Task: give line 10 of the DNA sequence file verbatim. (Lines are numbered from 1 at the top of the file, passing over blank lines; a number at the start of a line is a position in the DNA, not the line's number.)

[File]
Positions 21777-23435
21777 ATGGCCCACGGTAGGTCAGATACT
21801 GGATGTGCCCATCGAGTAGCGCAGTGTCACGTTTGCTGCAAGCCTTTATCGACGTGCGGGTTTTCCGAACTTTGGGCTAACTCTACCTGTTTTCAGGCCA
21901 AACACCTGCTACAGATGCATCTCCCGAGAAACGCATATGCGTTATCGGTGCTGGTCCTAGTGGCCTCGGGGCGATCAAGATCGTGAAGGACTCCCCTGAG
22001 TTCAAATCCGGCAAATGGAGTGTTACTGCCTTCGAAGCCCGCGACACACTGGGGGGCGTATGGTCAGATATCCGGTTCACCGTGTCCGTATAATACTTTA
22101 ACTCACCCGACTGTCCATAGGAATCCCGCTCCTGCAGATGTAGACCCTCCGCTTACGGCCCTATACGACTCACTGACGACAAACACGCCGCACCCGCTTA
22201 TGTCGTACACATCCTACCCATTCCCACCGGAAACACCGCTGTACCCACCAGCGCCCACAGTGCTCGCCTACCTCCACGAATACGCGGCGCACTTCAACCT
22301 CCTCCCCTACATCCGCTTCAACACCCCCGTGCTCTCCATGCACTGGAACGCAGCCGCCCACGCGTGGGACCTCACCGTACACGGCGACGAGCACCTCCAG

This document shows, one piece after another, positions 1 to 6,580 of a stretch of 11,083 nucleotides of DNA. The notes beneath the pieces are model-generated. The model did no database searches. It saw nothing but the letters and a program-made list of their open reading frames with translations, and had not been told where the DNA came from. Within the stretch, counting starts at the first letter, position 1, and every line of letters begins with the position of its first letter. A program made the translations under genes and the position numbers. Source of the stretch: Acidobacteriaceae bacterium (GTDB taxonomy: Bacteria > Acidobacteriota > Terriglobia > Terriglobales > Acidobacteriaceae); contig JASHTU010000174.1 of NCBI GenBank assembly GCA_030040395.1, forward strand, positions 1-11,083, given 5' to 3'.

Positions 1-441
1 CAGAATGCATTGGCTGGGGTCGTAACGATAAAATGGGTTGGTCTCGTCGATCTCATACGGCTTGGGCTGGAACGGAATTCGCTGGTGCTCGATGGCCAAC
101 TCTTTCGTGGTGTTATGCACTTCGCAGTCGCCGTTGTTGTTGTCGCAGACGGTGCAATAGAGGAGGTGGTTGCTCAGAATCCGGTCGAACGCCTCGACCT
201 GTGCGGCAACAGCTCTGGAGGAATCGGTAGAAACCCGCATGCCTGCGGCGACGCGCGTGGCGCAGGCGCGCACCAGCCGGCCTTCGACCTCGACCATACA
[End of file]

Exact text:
Positions 1-441